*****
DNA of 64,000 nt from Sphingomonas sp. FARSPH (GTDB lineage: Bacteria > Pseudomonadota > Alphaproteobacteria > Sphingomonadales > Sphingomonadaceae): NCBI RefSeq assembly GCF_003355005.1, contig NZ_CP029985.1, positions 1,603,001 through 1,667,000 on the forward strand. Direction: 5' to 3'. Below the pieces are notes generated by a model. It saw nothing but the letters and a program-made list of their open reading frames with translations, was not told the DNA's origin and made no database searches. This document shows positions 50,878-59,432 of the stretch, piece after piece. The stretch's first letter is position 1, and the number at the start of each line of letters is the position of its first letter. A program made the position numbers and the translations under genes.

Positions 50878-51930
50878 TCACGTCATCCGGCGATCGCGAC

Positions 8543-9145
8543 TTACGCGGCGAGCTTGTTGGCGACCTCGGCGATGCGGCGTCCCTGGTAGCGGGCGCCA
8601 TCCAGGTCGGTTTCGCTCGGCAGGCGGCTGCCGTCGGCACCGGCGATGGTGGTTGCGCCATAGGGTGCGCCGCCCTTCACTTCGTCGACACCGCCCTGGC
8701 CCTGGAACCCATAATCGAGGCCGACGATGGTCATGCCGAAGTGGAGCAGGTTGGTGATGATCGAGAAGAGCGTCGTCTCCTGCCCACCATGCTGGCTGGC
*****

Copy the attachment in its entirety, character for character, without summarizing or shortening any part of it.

DNA of 64,000 nt from Sphingomonas sp. FARSPH (GTDB lineage: Bacteria > Pseudomonadota > Alphaproteobacteria > Sphingomonadales > Sphingomonadaceae): NCBI RefSeq assembly GCF_003355005.1, contig NZ_CP029985.1, positions 1,603,001 through 1,667,000 on the forward strand. Direction: 5' to 3'. Below the pieces are notes generated by a model. It saw nothing but the letters and a program-made list of their open reading frames with translations, was not told the DNA's origin and made no database searches. This document shows positions 50,878-59,432 of the stretch, piece after piece. The stretch's first letter is position 1, and the number at the start of each line of letters is the position of its first letter. A program made the position numbers and the translations under genes.

Positions 50878-51930
50878 TCACGTCATCCGGCGATCGCGAC

Positions 8543-9145
8543 TTACGCGGCGAGCTTGTTGGCGACCTCGGCGATGCGGCGTCCCTGGTAGCGGGCGCCA
8601 TCCAGGTCGGTTTCGCTCGGCAGGCGGCTGCCGTCGGCACCGGCGATGGTGGTTGCGCCATAGGGTGCGCCGCCCTTCACTTCGTCGACACCGCCCTGGC
8701 CCTGGAACCCATAATCGAGGCCGACGATGGTCATGCCGAAGTGGAGCAGGTTGGTGATGATCGAGAAGAGCGTCGTCTCCTGCCCACCATGCTGGCTGGC